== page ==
Dr. Sheik Umar Khan dies after being infected by the Ebola virus while coordinating control measures

Publicação: 11 de August de 2014

The epidemic has killed 1.069 people, among them Dr. Sheik Umar Khan, main Ebola expert in Sierra Leone

img-2

As Sierra Leone’s only expert in hemorrhagic fevers, he was aware of the risks and continued to work tirelessly caring for more than 100 patients

The Ebola virus has killed 1.069 people since the beginning of the year in four African countries, according to the World Health Organization (WHO). A survey released by the entity in July 27 pointed to 339 deaths in Guinea Conakry, 233 in Sierra Leone, 156 in Liberia and one in Nigeria. Among the Ebola victims is Dr. Sheik Umar Khan who coordinated measures to contain the outbreak in Sierra Leone. The virus’s propagation among West Africa countries has been considerable during the past few weeks, despite the Ebola is not of easy infection if compared to other infectious diseases, such as H1N1. Due to this reason, the WHO’s general director, Margaret Chan, announced the outbreak is out of control, but that could be contained. The risk of propagation to Brazil is considered low by the Health Ministry. The Office announced through a public release note in the beginning of the month that there are no suspicious or confirmed cases in the Country.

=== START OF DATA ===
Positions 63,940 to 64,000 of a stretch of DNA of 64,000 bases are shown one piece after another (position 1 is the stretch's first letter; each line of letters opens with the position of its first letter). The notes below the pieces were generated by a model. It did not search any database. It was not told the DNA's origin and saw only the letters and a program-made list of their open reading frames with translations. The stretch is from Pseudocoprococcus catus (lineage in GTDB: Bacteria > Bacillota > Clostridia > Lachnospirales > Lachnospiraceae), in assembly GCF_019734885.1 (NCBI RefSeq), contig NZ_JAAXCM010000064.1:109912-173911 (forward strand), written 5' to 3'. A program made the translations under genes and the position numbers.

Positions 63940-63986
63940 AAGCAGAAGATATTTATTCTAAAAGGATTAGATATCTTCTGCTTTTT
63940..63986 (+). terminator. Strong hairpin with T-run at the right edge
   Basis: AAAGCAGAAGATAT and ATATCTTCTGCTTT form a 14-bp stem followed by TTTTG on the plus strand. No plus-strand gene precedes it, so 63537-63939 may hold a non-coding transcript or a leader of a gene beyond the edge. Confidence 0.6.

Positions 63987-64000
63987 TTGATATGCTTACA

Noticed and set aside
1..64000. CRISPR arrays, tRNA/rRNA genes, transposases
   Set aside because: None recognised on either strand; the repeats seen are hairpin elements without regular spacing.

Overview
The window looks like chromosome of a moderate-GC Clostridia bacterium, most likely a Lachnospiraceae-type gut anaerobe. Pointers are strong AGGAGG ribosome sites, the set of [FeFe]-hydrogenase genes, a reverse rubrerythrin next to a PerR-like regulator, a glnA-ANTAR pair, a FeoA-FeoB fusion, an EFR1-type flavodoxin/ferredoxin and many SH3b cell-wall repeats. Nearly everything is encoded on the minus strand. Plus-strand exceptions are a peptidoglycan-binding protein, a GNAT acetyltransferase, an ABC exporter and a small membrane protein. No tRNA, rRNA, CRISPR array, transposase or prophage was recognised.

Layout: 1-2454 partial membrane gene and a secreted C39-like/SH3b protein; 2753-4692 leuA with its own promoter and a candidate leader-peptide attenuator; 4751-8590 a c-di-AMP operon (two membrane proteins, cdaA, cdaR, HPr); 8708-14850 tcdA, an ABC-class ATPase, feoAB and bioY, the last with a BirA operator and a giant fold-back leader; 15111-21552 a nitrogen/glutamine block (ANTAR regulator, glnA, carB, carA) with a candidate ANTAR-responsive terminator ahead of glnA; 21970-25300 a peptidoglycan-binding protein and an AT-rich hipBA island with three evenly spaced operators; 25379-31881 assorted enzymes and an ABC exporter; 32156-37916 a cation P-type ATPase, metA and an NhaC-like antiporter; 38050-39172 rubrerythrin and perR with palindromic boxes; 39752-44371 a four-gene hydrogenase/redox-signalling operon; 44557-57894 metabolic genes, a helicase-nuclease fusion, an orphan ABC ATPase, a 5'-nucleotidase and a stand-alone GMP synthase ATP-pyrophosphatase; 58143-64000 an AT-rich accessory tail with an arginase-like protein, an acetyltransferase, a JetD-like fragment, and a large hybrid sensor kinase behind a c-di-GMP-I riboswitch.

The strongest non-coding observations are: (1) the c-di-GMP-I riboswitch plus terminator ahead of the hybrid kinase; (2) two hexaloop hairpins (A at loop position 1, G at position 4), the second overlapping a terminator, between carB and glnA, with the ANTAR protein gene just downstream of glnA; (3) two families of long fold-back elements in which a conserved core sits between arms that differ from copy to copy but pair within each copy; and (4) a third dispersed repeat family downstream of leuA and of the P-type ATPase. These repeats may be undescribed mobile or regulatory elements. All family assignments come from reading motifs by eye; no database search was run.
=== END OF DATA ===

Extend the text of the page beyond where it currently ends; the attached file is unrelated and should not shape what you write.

The Brazilian Society of Tropical Medicine (BSTM) wishes to extend a special recognition in memorandum of Sheik Umar Khan who died at age 39 on 29 July 2014. He contracted the Ebola virus while leading Liberia’s effort to control the Ebola epidemic.

Prior to this assignment, Dr. Khan was head of the Lassa Fever Program for the Liberian Government. He was, in addition, an attending physician at several government hospitals and lecturer in the Department of Medicine at the University Hospital where he trained. He is described by those who knew him well as good company, scientifically curious, compassionate to his patients and dedicated to his work.

As Sierra Leone’s only expert in hemorrhagic fevers, he was aware of the risks and continued to work tirelessly caring for more than 100 patients. Dr. Khan is quoted as saying: “Health workers are prone to the disease because we are the first port of call for those with the disease. Even with the full kit (protective clothing) we put on we’re at risk. I’m afraid for my life, because I cherish my life. And if you are afraid then you must take the maximum precautions, stay vigilant and stay on your guard”.

He was a remarkable and admirable man whose death shocks us and should remind us that he is not the only health care worker who has died or the only one who is trying to control this deadly outbreak. There is an international mobilization, but enormous credit is due to the people working in their own day to day environment who have not died. People like Sheik Umar Khan remind us of our origins as tropical medicine specialist. In addition to commercial interests, scientific curiosity, or other self-centered motives, there is a strong tradition of public service in tropical medicine that should be honored in all of us, the living as well as the dead.…